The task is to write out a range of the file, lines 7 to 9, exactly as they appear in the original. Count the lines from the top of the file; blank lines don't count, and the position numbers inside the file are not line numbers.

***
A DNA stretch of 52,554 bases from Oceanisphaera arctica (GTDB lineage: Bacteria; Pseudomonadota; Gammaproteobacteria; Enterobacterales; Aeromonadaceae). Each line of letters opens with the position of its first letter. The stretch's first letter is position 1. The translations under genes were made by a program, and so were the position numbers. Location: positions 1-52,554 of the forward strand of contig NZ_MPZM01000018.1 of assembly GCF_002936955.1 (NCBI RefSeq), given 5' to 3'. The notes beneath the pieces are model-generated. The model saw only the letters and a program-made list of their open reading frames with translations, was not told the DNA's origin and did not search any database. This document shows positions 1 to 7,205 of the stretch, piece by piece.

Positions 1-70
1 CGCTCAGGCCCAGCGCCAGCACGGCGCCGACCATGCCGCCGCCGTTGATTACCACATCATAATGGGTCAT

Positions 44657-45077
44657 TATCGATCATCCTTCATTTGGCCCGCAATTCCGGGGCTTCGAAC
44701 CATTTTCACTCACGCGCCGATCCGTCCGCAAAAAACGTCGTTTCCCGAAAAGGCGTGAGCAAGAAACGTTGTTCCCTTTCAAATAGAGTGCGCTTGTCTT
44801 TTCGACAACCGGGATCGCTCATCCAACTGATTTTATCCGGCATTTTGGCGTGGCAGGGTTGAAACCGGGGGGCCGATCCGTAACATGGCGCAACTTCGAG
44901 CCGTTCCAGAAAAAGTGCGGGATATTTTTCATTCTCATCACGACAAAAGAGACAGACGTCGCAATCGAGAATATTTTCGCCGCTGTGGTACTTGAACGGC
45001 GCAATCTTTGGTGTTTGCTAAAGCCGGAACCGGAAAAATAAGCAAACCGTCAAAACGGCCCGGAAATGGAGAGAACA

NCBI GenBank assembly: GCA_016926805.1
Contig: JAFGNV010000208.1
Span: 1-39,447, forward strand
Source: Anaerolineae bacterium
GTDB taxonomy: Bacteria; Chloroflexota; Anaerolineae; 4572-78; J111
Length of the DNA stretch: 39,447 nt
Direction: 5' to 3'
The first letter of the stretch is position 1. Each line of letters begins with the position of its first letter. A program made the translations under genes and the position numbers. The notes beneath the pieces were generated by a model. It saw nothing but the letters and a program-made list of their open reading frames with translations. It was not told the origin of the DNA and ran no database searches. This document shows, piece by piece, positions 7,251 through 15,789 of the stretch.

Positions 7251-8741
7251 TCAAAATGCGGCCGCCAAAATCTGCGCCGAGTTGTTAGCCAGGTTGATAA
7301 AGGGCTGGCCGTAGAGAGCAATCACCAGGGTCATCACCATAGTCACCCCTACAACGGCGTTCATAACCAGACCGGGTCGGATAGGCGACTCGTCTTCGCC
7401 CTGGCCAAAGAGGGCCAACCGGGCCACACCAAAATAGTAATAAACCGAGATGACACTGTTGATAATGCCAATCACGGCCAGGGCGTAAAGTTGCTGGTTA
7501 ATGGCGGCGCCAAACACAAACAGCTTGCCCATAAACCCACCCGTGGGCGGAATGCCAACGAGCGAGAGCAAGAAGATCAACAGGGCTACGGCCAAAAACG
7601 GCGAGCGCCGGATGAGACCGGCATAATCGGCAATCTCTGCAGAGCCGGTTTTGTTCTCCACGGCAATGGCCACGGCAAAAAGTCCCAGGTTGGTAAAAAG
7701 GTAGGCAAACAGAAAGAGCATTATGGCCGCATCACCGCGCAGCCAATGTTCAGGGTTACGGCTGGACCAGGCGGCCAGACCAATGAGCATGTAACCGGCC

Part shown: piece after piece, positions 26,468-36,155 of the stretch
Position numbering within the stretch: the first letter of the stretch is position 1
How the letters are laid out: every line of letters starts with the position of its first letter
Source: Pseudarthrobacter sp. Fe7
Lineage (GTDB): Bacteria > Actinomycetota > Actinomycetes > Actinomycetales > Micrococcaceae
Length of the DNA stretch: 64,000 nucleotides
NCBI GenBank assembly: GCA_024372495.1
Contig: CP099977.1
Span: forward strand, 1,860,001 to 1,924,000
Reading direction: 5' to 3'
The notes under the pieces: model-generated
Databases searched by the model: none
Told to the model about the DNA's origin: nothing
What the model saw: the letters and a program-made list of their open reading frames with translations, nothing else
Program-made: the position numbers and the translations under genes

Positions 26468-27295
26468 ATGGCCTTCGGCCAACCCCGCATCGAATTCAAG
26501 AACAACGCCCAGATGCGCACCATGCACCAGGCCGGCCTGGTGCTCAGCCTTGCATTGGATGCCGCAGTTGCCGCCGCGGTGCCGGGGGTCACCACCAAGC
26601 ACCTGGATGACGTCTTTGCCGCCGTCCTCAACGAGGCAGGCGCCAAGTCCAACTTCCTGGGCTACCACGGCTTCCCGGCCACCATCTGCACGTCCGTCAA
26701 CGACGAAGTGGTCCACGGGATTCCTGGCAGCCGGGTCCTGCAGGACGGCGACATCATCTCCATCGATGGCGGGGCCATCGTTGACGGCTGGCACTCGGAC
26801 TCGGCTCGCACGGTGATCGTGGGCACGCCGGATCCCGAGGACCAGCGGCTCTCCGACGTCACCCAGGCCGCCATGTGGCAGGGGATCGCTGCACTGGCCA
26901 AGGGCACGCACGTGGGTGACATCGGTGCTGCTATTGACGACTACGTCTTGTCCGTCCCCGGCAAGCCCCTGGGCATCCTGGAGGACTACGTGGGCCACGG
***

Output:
44801 TTCGACAACCGGGATCGCTCATCCAACTGATTTTATCCGGCATTTTGGCGTGGCAGGGTTGAAACCGGGGGGCCGATCCGTAACATGGCGCAACTTCGAG
44901 CCGTTCCAGAAAAAGTGCGGGATATTTTTCATTCTCATCACGACAAAAGAGACAGACGTCGCAATCGAGAATATTTTCGCCGCTGTGGTACTTGAACGGC
45001 GCAATCTTTGGTGTTTGCTAAAGCCGGAACCGGAAAAATAAGCAAACCGTCAAAACGGCCCGGAAATGGAGAGAACA